Then I read this article on horse racing and electrolyte replenishment, made me glad I wasn't a horse. A horse can sweat 10 liters / hour when racing in some cases. That's 50 grams of sodium, 83 chloride and 52 grams potassium. 50 grams of sodium would be 10 cans of spam an hour! Ouch, can you imagine carrying hydration and calories for a race with that amount to consume? Thorough bred horse racing is intriguing because there is a ton of money on a good horse.  It pays to know these things and the owner/rider is going to push that horse to its' limits.  Me, on the other hand, I ain't no thorough bred but I do put myself on the edge physically at times.  It's nice to know electrolyte replacement is not unique to human athletes. 


Na+ Calculations
In the 2008 ITI by day 10 I had been doing consecutive 18 hr days of bike pushing. When asked about my nutrition I would say “yes, I felt like I was completely replenishing my electrolytes…” Hmmm, 18 hrs a day of exhausting bike pushing through deep snow—according to the article above I should be taking in 9-18 grams of sodium/ day!!!... that’s something like 18 cans of beef broth or 18 bags mountain house meals or 30 (2 oz) bags of Cheetos or 4 complete bags of pretzel rods or 54 gu packets a DAY just to get my sodium. Not quite a horse's intake but um no, I wasn't even close not even half.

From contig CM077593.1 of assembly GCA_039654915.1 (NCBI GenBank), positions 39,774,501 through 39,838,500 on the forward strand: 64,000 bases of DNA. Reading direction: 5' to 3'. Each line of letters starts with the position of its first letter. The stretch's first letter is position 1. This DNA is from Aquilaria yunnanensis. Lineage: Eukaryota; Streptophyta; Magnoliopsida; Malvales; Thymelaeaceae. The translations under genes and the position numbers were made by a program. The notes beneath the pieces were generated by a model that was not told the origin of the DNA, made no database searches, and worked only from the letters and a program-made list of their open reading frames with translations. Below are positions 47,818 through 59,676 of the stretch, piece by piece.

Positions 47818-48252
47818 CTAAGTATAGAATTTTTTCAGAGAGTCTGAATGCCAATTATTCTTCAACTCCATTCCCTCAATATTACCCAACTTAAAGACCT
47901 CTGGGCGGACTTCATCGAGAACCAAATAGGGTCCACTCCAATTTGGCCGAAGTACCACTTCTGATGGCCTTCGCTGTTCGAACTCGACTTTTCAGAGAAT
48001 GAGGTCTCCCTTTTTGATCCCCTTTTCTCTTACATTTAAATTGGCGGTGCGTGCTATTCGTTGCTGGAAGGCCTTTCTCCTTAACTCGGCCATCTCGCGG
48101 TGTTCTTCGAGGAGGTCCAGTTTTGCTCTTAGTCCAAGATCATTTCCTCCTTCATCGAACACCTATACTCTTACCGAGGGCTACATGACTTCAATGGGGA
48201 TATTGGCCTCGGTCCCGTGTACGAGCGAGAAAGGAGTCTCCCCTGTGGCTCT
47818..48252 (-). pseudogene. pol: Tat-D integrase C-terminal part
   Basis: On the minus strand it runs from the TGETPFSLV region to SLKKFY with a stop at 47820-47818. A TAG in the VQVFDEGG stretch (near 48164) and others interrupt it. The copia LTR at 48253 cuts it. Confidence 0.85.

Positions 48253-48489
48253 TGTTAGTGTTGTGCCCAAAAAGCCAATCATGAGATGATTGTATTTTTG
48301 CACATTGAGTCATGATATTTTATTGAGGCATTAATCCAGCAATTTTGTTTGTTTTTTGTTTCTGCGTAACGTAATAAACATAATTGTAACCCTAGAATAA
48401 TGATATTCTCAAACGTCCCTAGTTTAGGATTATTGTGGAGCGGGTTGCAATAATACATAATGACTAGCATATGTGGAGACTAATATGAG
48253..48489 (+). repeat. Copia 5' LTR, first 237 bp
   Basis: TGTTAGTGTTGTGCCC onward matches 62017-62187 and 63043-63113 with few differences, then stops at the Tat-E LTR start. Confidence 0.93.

In the 2010 ITI I came into Rohn unrecognizable with swelling. It was (hot) close to 40 degrees and I had been pushing for over 24 hrs straight. It took me 16 hours to recover and keep going. And I did keep going all the way to Nome and didn't swell again after that. Why? Don't really know. The temp dropped -20 to -50 the rest of the race, maybe I didn't sweat as much?


2011 Tri's:
Lake Stevens Triathlon (Temp 60-70)    Timberman Tri (Temp 80-90)
Time:                         5 hrs 00 mi                                   5 hrs 01 min
Hydration:      2 liters with 2 nuun tabs          3 liters with 2 nuun tabs
Caloric intake:       1,000 (5 gu packets)                   1,000 (5 gu packets)
Sodium intake:          1.6 grams                                         1.6 grams
Possible Na+ Used  5 grams                                           5+ grams 
Na+ depletion:       3.4 grams                                        3.4+ grams 


It's science but not really rocket science, it's more of a "duh" moment than an "aha" one.  But we'll see if improvement is on the way. I rec'd my S Caps in the mail, now I just have to get out for a long ride....and I have another dr. f who may be willing to complete basic blood panels to check my personal electrolyte levels throughout.... so...to be continued..